MTA backs campaign to fight
lifting of charter school cap
For more information and updates, visit
Reasons to oppose lifting the cap
LOST FUNDING: Charter schools siphon hundreds of millions of dollars a year from public
schools. This year alone, Commonwealth charters will divert more than $408 million from district
public schools after reimbursements are taken into account. This means larger class sizes and less
enrichment for students in district public schools.
NO LOCAL CONTROL: Charter schools are not accountable to their local communities.
They are approved by the state, often over the objections of a large majority of local residents — the
people who have to pay for them. Local school committees have no authority over these charter
schools and no recourse if a charter school’s practices have a negative impact on students who attend
the district’s public schools.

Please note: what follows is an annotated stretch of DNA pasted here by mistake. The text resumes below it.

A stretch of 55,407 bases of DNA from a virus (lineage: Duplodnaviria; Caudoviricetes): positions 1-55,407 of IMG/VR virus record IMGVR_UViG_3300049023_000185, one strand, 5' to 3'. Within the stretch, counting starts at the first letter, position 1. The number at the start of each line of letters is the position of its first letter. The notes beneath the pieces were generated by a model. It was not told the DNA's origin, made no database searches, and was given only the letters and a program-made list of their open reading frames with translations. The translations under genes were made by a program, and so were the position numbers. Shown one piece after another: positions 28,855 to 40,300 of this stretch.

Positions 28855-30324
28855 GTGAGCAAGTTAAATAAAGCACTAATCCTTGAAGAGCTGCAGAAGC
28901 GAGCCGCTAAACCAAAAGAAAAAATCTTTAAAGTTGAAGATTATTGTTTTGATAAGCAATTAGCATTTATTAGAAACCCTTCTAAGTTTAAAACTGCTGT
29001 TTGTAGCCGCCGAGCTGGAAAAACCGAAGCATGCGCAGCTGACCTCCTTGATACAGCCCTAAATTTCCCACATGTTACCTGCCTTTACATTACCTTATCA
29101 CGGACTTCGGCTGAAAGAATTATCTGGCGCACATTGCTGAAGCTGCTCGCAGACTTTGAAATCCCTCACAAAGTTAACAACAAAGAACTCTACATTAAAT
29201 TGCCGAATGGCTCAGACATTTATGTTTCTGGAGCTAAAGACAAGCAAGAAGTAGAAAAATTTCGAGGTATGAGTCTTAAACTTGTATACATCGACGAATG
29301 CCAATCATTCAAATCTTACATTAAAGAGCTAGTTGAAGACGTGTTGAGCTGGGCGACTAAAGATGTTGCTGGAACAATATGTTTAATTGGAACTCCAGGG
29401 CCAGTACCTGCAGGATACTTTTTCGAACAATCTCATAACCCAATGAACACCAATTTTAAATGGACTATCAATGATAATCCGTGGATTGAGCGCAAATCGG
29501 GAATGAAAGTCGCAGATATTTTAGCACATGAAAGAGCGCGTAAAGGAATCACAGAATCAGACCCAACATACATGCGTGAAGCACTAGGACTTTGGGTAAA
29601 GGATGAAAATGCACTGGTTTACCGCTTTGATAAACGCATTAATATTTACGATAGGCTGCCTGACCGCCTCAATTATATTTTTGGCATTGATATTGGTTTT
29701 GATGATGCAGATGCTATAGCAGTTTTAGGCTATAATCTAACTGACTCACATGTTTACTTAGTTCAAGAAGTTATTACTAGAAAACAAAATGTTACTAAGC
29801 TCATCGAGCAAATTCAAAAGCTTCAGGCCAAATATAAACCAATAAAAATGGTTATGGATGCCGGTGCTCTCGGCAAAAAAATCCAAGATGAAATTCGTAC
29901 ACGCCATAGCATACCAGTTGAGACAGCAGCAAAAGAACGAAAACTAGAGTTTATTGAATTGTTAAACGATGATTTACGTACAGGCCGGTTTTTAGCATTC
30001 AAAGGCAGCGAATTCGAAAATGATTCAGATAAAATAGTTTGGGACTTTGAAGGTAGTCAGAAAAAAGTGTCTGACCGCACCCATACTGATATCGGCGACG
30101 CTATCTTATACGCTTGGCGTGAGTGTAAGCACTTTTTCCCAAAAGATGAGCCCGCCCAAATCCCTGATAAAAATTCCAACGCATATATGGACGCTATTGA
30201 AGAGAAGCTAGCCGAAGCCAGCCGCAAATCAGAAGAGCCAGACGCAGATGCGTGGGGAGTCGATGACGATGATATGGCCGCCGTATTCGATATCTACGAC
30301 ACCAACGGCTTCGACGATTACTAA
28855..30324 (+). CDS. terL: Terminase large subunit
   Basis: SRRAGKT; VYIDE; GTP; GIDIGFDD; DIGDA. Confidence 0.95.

STUDENTS PUSHED OUT: Charter schools create a two-track system of public schools,
described by the national NAACP as “separate and unequal.” Charters typically underserve special
needs students, English language learners and economically disadvantaged students. Many use harsh
discipline policies to push out the students they don’t want.
POOR TEACHING AND LEARNING CONDITIONS: Rather than innovate, most charters
focus on test prep and drill. In addition, they have high teacher turnover rates as a result of poor
working conditions, long hours and lack of teacher autonomy. This undermines school stability and
students’ learning conditions.